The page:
Changing juvenile facility to adult prison requires statute
CHARLESTON, W.Va. - Closing the Industrial Home for Youth in Salem and reopening it as a prison for adult offenders can't happen without changes to West Virginia code.
Changes to the state's lone maximum-security center for youth offenders will happen with the help of legislation, said Peter Markham, general counsel for Gov. Earl Ray Tomblin.
"It's really going to be a simple statute. I don't see it being much at this point," Markham said Friday afternoon.
The actions might be simple: the statute would change the name of the Industrial Home for Youth to the Salem Correctional Center, Markham said. Code needs to be tweaked so that the center falls under the purview of the state Division of Corrections instead of the Division of Juvenile Services, which oversees the facility in Salem and other juvenile centers.
The ramifications of the statute are widespread.
The move shifts the 49 remaining juvenile offenders to other facilities while freeing up the Salem location for 300 or more adult prisoners.
"We believe we can do a great job of rehabilitating our juveniles at our existing facilities, and - for much less cost than it would take to comply with the judge's order - we'll be able to get well in excess of 300 adult inmates into Salem," Rob Alsop, Tomblin chief of staff, said Friday morning.
The judge's order Alsop referenced came as a result of a 2012 lawsuit from Mountain State Justice, a Charleston-based public interest law firm. On behalf of two inmates, the lawsuit alleges offenders at Salem are treated like adult prisoners and not juveniles, a violation of state code.
It's the difference between rehabilitating offenders and punishing them, something with which the Division for Juvenile Services has reportedly struggled. In February, then-division director Dale Humphreys was fired.
"It seemed as if consistently there was a lack of leadership from the central office helping the field work with the teams who were there," said Cindy Largent-Hill, appointed by the Supreme Court to monitor the facility, in February.
"I believe the field teams were trying and it was an inadequate leadership from the top."
After investigations into the facility, Mercer County Circuit Court Judge Omar Aboulhosn ordered alterations. At a court hearing Friday, attorneys for the state announced it would be better for everyone involved to send the offenders at Salem to other facilities and re-open the center as an adult prison.
Although the actual change is a joint effort with the governor's office and several corrections agencies, Tomblin needs help with the legislation. While governors can never introduce a bill, the executive is not allowed to have the leadership from either chamber introduce legislation on his or her behalf after the first 10 days of any legislative session, Markham said.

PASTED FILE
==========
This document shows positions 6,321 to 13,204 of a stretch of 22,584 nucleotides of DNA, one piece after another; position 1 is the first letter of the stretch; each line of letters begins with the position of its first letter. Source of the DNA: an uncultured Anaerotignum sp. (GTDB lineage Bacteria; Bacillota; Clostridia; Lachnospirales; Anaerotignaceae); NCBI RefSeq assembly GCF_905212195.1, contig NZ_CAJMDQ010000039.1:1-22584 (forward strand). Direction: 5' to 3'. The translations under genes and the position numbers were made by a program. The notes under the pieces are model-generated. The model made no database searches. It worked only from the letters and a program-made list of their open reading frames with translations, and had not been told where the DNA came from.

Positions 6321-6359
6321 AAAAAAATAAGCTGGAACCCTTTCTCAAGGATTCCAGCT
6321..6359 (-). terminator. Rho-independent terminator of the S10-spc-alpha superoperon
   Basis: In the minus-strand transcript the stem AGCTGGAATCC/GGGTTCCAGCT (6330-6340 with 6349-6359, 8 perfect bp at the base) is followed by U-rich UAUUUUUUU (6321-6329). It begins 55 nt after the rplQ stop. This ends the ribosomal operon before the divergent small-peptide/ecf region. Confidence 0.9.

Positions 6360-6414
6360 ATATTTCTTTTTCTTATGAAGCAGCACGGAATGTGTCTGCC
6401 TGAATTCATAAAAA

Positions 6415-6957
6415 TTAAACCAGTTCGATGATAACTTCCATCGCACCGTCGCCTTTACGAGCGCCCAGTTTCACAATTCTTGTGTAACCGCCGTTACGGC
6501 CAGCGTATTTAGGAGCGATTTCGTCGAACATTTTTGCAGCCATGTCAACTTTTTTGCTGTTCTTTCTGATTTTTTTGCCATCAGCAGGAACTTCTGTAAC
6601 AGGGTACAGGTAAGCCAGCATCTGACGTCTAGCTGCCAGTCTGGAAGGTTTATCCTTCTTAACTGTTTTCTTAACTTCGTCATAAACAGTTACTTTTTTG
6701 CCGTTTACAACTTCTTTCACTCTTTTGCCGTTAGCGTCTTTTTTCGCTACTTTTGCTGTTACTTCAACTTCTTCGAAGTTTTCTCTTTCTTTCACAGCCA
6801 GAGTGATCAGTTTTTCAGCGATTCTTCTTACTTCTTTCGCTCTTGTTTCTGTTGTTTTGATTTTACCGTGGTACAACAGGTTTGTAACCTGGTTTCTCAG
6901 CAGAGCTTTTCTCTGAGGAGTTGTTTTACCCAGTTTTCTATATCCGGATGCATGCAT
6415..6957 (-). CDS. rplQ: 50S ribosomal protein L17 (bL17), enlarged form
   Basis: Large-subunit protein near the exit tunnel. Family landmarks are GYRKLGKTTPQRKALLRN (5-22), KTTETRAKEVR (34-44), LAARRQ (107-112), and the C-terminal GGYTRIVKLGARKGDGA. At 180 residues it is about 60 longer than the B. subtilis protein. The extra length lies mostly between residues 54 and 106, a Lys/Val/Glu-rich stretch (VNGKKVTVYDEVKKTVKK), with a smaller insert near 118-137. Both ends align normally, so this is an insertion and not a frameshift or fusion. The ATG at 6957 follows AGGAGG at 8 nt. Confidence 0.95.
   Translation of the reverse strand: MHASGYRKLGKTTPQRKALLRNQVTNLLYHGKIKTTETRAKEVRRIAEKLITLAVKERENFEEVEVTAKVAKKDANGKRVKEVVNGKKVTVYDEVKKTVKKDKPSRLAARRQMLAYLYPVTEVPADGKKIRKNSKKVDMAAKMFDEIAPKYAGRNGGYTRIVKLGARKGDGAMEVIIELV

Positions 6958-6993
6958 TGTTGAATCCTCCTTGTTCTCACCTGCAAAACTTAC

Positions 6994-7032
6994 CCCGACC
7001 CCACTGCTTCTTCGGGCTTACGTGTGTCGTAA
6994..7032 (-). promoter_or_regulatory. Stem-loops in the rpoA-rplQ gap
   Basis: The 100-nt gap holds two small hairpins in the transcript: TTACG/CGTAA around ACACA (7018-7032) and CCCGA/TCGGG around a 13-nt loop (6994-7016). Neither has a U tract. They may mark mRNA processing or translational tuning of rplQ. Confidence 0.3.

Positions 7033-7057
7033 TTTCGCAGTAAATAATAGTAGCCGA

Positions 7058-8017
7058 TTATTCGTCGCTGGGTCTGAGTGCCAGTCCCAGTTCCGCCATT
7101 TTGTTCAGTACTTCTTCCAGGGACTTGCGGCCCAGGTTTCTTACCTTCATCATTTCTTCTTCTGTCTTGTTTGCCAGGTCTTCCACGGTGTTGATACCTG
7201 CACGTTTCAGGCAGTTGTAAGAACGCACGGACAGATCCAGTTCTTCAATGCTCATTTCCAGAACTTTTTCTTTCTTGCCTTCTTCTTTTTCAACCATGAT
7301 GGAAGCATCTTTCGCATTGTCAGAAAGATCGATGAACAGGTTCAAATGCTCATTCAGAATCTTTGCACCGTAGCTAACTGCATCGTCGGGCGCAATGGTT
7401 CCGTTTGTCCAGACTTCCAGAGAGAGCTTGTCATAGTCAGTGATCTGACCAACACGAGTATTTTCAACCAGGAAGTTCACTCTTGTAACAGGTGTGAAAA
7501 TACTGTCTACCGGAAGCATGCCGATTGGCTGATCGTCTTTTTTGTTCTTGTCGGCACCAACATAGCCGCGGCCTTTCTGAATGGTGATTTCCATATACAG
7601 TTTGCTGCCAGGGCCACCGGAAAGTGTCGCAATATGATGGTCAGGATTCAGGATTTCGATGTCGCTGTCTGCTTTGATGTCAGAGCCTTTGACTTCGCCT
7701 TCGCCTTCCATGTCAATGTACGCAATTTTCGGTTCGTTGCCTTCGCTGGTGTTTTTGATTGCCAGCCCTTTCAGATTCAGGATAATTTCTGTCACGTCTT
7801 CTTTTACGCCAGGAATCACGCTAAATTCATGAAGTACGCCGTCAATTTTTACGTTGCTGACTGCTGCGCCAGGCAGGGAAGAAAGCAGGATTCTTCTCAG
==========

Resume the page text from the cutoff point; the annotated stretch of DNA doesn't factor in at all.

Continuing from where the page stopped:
"Our immediate goal will be to find sponsors for the legislation," Markham said.
He didn't mention any legislators in particular, or say whether the bill would be introduced in the House or Senate.
Alsop touted the bill as, among other things, a way to address the problem with overcrowded jails and prisons in the state. Legislation from the governor that also aims to alleviate some of those concerns remains in the Senate.
Wherever the Salem bill is introduced, Markham expects it to happen sometime this week.
"As long as we can get this legislation passed, we hope to have the facility closed as a juvenile facility and reopened as a correctional facility as soon as possible," Markham said.
The switch is slated for completion by July 1.
Another facility, the Harriet B. Jones Treatment Center for juvenile sex offenders, will remain open on the property for now. Alsop said the state was still working on a plan for the facility, but it could continue to function on the site even after the Salem Correctional Center opens. The state hopes to eventually incorporate the treatment center into the adult facility, Alsop said.
Markham said he did not think this legislation would address how the Jones center would become a part of the adult facility.
Employees at the Salem facility were told Friday about the decision. They have the option to remain at the center and receive the training needed to work at an adult facility or transfer to other juvenile corrections locations, Alsop said.
The state is working on individual assessments for the 49 remaining offenders at Salem in order to determine the best new location within the state juvenile system for each person, he added.